Extravaganza 2011
Avery Hardy

UCSB’s Harder Stadium rocked with noise on Saturday as thousands of university students packed in for Extravaganza, the school’s annual music festival.

Sprout, Extravaganza 2011

Area band Sprout kicked off the afternoon’s festivities, having won their place at the Battle of the Bands earlier this year. For the “blues rock jam funk” ensemble — consisting of eight members, including singers, drummers, guitarists, and even an organist — this was a career milestone: Up until now, they’ve mostly been playing smaller area venues like SOhO and Muddy Waters. They brought along the first copies of their three-song demo, which will be available to fans at future gigs.

Geoff Weers of The Expendables, Extravaganza 2011
Avery Hardy

Next up on the stage were The Expendables — Santa Cruz reggae-rockers who first came on the scene in the late ’90s. Now, more than a decade later, the quartet is still playing to young audiences. “We’re always stoked to play college shows,” said guitarist and singer Geoff Weers backstage before the show. “We’ve been playing awhile, so it’s always a good feeling to know that we can still play in front of [young] people and they still like our music.” Bass player Ryan DeMars brought up how The Expendables essentially got their start playing in Santa Barbara, saying that from 2000-2004, they would come down and play in Isla Vista on the weekend.

Talib Kweli, the Brooklyn-based rapper and emcee, played next. During his performance, he paused to disparage Fox News and Sarah Palin for criticizing fellow rapper Common, drawing hoots and hollers of approval from the crowd.

Rusko, Extravaganza 2011
Avery Hardy

Crowd-favorite Rusko, an English dubstep musician and deejay, followed Kweli. Dubstep, a fairly new genre that combines a booming baseline with a slower tempo, recently made its way over to the U.S. and has become a dance-floor staple since. In his tent before the show, Rusko talked about this being a kind of “homecoming” performance for him, since he’s called SoCal home for the last two years. This is also the last show of his tour, and he said he had friends and family in the audience at Harder on Sunday.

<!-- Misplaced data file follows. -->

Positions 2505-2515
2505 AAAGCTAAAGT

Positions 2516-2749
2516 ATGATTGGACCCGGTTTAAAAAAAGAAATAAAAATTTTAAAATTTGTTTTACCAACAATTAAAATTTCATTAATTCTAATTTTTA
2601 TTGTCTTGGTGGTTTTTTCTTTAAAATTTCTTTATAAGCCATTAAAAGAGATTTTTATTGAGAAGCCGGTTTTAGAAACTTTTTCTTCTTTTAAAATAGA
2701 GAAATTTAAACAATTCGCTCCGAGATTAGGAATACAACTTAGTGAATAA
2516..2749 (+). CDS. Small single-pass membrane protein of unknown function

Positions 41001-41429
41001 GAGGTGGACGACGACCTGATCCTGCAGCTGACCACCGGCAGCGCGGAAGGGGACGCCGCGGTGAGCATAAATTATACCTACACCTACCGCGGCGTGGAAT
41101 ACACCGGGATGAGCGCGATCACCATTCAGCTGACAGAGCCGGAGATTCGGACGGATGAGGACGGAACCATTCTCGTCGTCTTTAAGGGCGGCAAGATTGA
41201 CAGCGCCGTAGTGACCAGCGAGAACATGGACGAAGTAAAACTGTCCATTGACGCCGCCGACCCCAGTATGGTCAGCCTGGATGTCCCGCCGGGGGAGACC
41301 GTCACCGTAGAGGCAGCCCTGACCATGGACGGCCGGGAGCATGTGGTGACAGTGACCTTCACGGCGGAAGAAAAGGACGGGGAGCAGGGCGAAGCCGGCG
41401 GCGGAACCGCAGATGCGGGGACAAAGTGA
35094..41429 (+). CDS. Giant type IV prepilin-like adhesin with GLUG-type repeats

For Rusko, part of the challenge in playing live shows comes from dubstep’s electronic foundations, which give the music fewer elements adaptable to live shows. To make up for that, Rusko said he makes his shows “… all about performance. I’m on the microphone every song, talking to the crowd, telling them when I’ve got new tracks,” he said. “It’s all about communicating with the crowd and making everyone feel involved, and giving a performance … You’ve got to give it 100 percent.”

Cee Lo Green, Extravaganza 2011
Avery Hardy

As the sun started to dip behind Harder’s bleachers, headliner Cee Lo Green took the stage as the day’s last performer. He played a set that included classic covers like “I Wanna Be Your Dog” by The Stooges and “Don’t Stop Believing” by Journey, as well as tracks off his most recent release, The Lady Killer. With an all-girl band backing him up, Green’s hour-long performance saw the biggest crowd of the day.

Reflecting on the performance after the show, Green said that “all things considered, this was a great show,” adding that he liked it because “Santa Barbara’s a very cool place.” He talked about how reading the crowd’s musical tastes is crucial to giving a good performance, and that “after I got the energy of the audience, and after I came on after [Rusko], I kind of knew that this was a dubstep kind of audience, that this was a young group. I get it. I knew what I was in for today.”

“[But] I still like to do the music I just like doing,” he continued. “And if they don’t know about it, maybe I can introduce them to it. If they don’t know Iggy Pop [& The Stooges], maybe I can introduce them to Iggy Pop.”

This year’s Extravaganza was the first to allow only the UCSB community to attend, preventing locals from joining in the festivities. Last year’s crowd, according to both organizers and attendees, was out of control, with more than 12,000 people attending. With a smaller crowd this year, the experience was different, but several organizers commented that the entire experience was simply under more control.


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